Courtney: I was a teenager and I had this vintage polyester housewife-looking dress and I just loved it. I loved the way I looked in it and the way it made me feel. One day, I went to a thrift store wearing the dress. I made a beeline for the backroom, which is where they kept all the books, and there was this old man there, a volunteer. I was browsing the shelves when he came up close to me and started to talk. I just wanted to look at the books, undisturbed. He didn't care. I didn't tell him. I felt like it was more important to be a Nice Girl to this man, who was getting closer and closer to me, because from very early on in our lives, girls and women are often encouraged to be nice even if it's at the expense of themselves. Then he started rubbing my shoulder, my arm. He said, "That's a pretty dress," and "You'll be a good wife," and "good for making babies." And he laughed and kept touching and rubbing my shoulder and despite how shocked and sickened I felt, there was that undercurrent of, excuse yourself, but nicely, don't be rude. So I laughed with him. And then I got out of that room and I hated my dress and I hated the way it made me feel.
But after, I couldn't stop thinking about this man and how entitled he felt to me and my space and what he said and did without feeling ashamed or embarrassed--but how ashamed and embarrassed it made me feel. And why my instinct was--even as I was crawling out of my skin, knowing the situation was wrong--was to not make a scene, to be nice, to spare his feelings. Every time I asked, "Why did he . . . ? Why did I . . .?" This bigger picture was revealing itself to me . . .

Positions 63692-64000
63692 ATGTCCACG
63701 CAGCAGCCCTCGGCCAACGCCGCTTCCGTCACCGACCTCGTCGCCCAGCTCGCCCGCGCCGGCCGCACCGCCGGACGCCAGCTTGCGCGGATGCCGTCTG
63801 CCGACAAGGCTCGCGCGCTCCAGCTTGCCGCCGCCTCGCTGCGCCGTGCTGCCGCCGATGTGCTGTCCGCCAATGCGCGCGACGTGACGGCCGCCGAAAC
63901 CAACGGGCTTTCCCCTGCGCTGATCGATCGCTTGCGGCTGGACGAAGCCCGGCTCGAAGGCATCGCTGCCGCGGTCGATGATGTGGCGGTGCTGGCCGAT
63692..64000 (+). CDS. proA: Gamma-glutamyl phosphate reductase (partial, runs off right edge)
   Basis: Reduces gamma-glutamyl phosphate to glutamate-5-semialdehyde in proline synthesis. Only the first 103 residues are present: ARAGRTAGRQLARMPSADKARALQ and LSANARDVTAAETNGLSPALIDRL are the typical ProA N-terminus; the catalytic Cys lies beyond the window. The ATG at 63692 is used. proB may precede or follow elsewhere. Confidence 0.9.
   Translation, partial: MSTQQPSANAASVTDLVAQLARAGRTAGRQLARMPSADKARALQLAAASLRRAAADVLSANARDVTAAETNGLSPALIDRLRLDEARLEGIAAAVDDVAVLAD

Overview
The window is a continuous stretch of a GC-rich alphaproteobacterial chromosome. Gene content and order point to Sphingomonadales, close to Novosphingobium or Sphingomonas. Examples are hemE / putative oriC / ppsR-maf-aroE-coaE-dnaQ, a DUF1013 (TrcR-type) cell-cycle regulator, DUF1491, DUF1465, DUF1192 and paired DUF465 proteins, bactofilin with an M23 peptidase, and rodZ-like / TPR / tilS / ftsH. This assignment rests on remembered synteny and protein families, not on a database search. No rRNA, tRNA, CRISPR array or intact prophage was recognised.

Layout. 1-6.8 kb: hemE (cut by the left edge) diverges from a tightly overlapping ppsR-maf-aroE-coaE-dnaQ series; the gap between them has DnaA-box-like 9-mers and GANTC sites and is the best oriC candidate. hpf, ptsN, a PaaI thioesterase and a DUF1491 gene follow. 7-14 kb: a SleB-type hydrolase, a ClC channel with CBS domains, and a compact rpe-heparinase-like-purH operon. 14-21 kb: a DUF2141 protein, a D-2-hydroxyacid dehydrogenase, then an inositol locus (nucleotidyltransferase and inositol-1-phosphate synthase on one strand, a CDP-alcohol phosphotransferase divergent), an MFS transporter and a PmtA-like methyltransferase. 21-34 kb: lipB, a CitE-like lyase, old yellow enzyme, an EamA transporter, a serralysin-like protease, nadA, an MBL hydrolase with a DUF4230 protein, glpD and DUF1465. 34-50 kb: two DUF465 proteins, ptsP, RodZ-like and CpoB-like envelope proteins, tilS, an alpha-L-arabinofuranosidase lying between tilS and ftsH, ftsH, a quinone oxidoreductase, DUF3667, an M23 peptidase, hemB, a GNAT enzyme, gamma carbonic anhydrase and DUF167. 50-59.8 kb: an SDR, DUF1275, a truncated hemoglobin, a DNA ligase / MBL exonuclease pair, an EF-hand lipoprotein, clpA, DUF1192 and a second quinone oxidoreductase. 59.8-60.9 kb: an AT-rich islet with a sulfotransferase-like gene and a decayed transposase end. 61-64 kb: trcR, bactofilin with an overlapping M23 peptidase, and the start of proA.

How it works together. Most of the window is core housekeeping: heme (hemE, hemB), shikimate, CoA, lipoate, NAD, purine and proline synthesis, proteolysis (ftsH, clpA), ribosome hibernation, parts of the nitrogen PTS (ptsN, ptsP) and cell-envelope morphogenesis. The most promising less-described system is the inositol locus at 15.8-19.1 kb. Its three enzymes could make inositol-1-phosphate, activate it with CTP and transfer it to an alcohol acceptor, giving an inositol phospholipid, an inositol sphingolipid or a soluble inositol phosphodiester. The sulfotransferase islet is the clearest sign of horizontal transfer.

I'm a feminist and this certainly informs and inspires all of my work. I always want to write about the unique pressures girls face. I want to challenge and deconstruct gender-based stereotypes and expectations. I want a girl who picks up my novels to think about those things, and if she's experienced them, I want her to feel less alone.
|Courtney's headcrab recommends|
books like Sarah McCarry's fabulous
All Our Pretty Songs
Courtney: Declare yourself a supporter of women. That's almost too obvious, but it can't be overstated. Let other women know you're there for them and BE there for them. Raise them up. Make sure they're heard. Help them on the path they're carving out for themselves and I promise you, they will be there to help you on yours.
Kate: What is your advice to aspiring badasses?
Courtney: Sometimes the biggest obstacle on the road to badassery is yourself--it's that part of you that's afraid of wanting, receiving, giving, being tough, being vulnerable, speaking out and taking up space and owning it. Get out of your own way.
Cracked Up to Be, was published when she was 22 and went on to win the 2009 CYBIL award in YA fiction. Since then, she’s published three more books–2011 YALSA Top 10 Quick Pick and White Pine Honour book Some Girls Are, 2012 YALSA Quick Pick Fall for Anything, and 2013 YALSA Top 10 Quick Pick and White Pine Honour book This is Not a Test. Her e-novella, Please Remain Calm (a sequel to This is Not a Test) released in January, and her newest novel, All the Rage (April 2015) is already gathering accolades, including starred reviews from Kirkus and Publishers Weekly.
courtneysummers.ca / summerscourtney.tumblr.com / twitter.com/courtney_s
instagram.com/summerscourtney / facebook.com/CourtneySummersAuthor
Courtney has also generously offered to give away autographed books!
Just leave a comment telling us who your favorite Badass Ladies are and we'll pick one entry at random to win signed copies of What Goes Around and This is Not a Test! US/Canada only. And don't forget to follow Badass Ladies You Should Know on Tumblr and Twitter for bonus materials!